Sewing machines are noisy. Imagine a factory full of sewing machines, and they are all on at the same time. Noise or ambient music? Or both? Menoh is very aware of Russolo and loves what she imagines is the industrial sound of the 19th century turning into the 20th. The sewing machine is the first machinery that was used in a family household, before the telephone, the fridge, or the washing machine. The sound of the sewing machine in the house was probably the first noisy object in the domestic landscape. Most likely, it was the mother sewing, making clothes for her children, or perhaps fixing a husband’s jacket or pants. The world judges a person by their appearance, and the wife in a family household had the responsibility to keep up the family’s image. Once the sewing machine became part of the family home, there was no turning back. Machinistic technology held a permanent place in the home.

Lun*na Menoh, A Ring Around The Collar, David Bowie, 2010, acrylic on canvas. Photo: Jeff Mizushima
Lun*na Menoh, A Ring Around The Collar, Patti Smith, 2010, acrylic on canvas. Photo: Jeff Mizushima

Menoh started off her “music” career by being a member of an electro-duo Seksu Roba, which in Japanese means sex donkey. After the band had split up, Menoh formed a group called Jean Paul Yamamoto. Menoh’s concerts were always theatrical spectacles, but Jean Paul Yamamoto was her first venture as a musician who had total control of the costuming and the music. Electro-funk-rock-noise was Menoh’s take on the world around her. “Starbucks Hyper-Bitch” is a stand-out song.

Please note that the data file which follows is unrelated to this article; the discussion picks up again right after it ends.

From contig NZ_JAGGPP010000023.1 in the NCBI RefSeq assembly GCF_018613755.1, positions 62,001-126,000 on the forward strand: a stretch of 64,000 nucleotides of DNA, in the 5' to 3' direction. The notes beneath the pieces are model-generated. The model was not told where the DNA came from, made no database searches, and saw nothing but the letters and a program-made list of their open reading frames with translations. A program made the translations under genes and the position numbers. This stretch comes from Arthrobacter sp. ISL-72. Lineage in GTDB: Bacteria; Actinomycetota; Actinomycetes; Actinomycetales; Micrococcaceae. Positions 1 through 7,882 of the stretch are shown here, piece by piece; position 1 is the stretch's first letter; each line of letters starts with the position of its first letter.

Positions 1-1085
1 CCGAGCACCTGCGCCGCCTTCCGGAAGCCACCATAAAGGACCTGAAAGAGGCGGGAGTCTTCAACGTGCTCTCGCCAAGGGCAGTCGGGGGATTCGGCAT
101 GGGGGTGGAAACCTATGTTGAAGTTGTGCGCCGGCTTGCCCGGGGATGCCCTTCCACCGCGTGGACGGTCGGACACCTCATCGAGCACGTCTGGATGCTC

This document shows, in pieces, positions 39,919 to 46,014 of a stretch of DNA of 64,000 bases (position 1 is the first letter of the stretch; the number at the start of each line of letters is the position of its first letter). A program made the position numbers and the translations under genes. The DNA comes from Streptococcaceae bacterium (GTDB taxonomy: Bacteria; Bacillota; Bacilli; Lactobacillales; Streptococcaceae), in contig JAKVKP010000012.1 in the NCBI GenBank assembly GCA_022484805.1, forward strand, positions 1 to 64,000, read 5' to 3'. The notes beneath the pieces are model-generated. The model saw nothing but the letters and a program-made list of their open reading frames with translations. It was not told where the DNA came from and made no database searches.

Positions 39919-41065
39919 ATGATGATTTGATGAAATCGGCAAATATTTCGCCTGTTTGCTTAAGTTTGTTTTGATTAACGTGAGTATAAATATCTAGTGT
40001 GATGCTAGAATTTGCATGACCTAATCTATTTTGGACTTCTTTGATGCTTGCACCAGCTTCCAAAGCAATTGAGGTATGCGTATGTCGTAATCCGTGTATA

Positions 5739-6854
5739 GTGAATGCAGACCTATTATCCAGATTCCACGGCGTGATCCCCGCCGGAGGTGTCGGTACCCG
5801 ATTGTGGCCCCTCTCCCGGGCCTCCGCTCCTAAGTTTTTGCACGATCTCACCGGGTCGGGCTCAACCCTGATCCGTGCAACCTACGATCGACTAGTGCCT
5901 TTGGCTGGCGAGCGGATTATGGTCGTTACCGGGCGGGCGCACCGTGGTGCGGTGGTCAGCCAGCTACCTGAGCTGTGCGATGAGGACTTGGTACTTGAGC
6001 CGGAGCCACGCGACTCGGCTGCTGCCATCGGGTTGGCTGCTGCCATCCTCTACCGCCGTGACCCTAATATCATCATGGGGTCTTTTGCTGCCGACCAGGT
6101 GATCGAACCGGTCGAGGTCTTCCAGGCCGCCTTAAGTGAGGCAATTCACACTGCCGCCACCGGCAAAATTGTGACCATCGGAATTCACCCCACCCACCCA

Soon after Seksu Roba and Jean Paul Yamamoto, she developed a musical project, Les Sewing Sisters, which only deals with the subject matter of clothing, or sewing. She wanted to make the performance and music more extreme. The primary instrument for Les Sewing Sisters is the sewing machine. It is filtered through a MIDI synthesizer process, looping, as well as recording various sewing machines in the fashion of the eccentric British record producer Joe Meek. In the late 1950s to the mid-1960s, Meek had one of the first home studios, where he built all his recording instruments by hand. He invented or used out-of-the-ordinary practices to get the sound he wanted, such as recording the toilet flushing and then running the tape backward. In the same manner, Menoh records her various collections of sewing machines in unusual locations, for instance, in the washing machine, which gives it an eerie echo.

Les Sewing Sisters (Lun*na Menoh, Atsuko Yanagi, Saori Mitome), performance at The Velaslavasay Panorama, Los Angeles, 2016. Photo: Takuya Ichinose
Lun*na Menoh, de Fashion Show: Couture Salvage, Track 16 Gallery, Los Angeles, 2008. Photo: Unknown

To make music by sewing machine has become an obsession for Menoh. When listening to Maurice Ravel’s (1875–1937) Bolero she discovered it to be a work not of romantic passion, as it is often displayed in the popular media, but music inspired by the noise and pace of the factory in the middle of the Industrial Age. Ravel’s father, Pierre-Joseph Ravel, was a civil engineer and inventor. He was a visionary in the car industry, and built a race car that went up to 3.7 mph (in the 19th century). Ironically enough, with respect to Menoh and her interests, he also invented the machine for sewing paper bags. Ravel Sr. encouraged his son to study music, and Bolero is clearly influenced by the rhythmic sounds of machines in a factory.